Dr Vik Loveday

Currently researching higher education, Vik has also worked on gender, identity, luck, nostalgia and social class.

Staff details

Dr Vik Loveday


Head of the Department of Sociology




v.loveday (@gold.ac.uk)


I am the Director of Undergraduate Programmes.

I have lectured modules across all three undergraduate years, and also teach on the MA Social Research. I am currently the convenor of the following undergraduate modules: 'The Making of the Modern World' and 'Issues in Contemporary Social Theory'. I supervise dissertations at both undergraduate and postgraduate level.

I was nominated for the Peake Award for Excellence in Teaching in 2013.

Publications and research outputs

Book Section

Loveday, Vik. 2023. Luck and precarity: Contextualising fixed-term academics' perceptions of success and failure. In: Eric Lybeck and Catherine O'Connell, eds. Universities in Crisis: Academic Professionalism in Uncertain Times. London: Bloomsbury Academic, pp. 73-92. ISBN 9781350249981


Loveday, Vik. 2021. ‘Under attack’: Responsibility, crisis and survival anxiety amongst manager-academics in UK universities. Sociological Review, 69(5), pp. 903-919. ISSN 0038-0261

Loveday, Vik. 2019. Book Review: The Case against Education: Why the Education System Is a Waste of Time and Money, by Brian Caplan. Journal of Cultural Economy, 12(1), pp. 93-97. ISSN 1753-0350

Loveday, Vik. 2018. Luck, chance, and happenstance? Perceptions of success and failure amongst fixed-term academic staff in UK higher education. British Journal of Sociology, 69(3), pp. 758-775. ISSN 0007-1315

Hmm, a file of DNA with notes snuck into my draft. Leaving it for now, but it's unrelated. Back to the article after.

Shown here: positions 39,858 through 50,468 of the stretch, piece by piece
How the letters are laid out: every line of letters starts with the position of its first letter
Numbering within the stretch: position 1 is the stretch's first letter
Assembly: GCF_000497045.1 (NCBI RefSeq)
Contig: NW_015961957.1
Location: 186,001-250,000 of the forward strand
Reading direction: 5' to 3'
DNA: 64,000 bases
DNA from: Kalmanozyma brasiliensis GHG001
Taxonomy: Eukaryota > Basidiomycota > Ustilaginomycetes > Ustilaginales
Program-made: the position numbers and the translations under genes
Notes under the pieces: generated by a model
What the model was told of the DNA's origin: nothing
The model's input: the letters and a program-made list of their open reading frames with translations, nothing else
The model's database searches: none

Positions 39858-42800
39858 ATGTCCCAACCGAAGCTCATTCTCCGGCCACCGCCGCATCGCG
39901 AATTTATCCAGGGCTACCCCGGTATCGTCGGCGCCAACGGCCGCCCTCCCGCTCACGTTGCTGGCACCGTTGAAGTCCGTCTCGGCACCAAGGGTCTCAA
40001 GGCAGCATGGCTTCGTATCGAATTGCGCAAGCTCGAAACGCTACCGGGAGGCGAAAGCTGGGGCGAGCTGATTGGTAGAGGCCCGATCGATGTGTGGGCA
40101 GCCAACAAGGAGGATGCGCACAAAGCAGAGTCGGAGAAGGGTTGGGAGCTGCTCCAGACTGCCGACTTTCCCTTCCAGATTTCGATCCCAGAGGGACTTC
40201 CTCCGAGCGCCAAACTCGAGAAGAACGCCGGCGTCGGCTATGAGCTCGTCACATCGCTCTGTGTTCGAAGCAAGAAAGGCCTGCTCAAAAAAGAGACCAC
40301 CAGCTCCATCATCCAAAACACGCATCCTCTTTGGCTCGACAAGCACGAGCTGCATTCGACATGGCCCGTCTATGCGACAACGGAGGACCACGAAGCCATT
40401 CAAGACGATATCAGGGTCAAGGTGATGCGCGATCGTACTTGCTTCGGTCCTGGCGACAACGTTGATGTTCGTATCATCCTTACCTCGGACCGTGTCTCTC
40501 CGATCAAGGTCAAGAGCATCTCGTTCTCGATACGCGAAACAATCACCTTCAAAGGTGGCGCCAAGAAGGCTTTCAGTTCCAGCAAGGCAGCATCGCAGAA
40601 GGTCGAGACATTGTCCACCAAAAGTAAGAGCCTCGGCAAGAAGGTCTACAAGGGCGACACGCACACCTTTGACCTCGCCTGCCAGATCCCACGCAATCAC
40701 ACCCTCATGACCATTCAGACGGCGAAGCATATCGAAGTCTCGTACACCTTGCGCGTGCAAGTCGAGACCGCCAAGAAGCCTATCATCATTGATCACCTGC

Loveday, Vik. 2015. BBC Radio 4 Thinking Allowed, 'Social Mobility and Education'.


Loveday, Vik. 2018. The neurotic academic: how anxiety fuels casualised academic work.

Loveday, Vik. 2018. The neurotic academic: how anxiety fuels casualised academic work.


Loveday, Vik. 2011. Affect, Ambivalence and Nostalgia: Experiencing Working-Class Identities in Higher Education. Doctoral thesis, Goldsmiths, University of London

Research Interests

My research is primarily focused on the UK's higher education sector, and I have recently conducted British Academy-funded research utilising qualitative longitudinal methods to explore academic identities and the casualisation of labour in universities.

My other research interests include: emotion and affect; gender; identity; luck; nostalgia and cultural memory; qualitative research methods; social class; and social theory.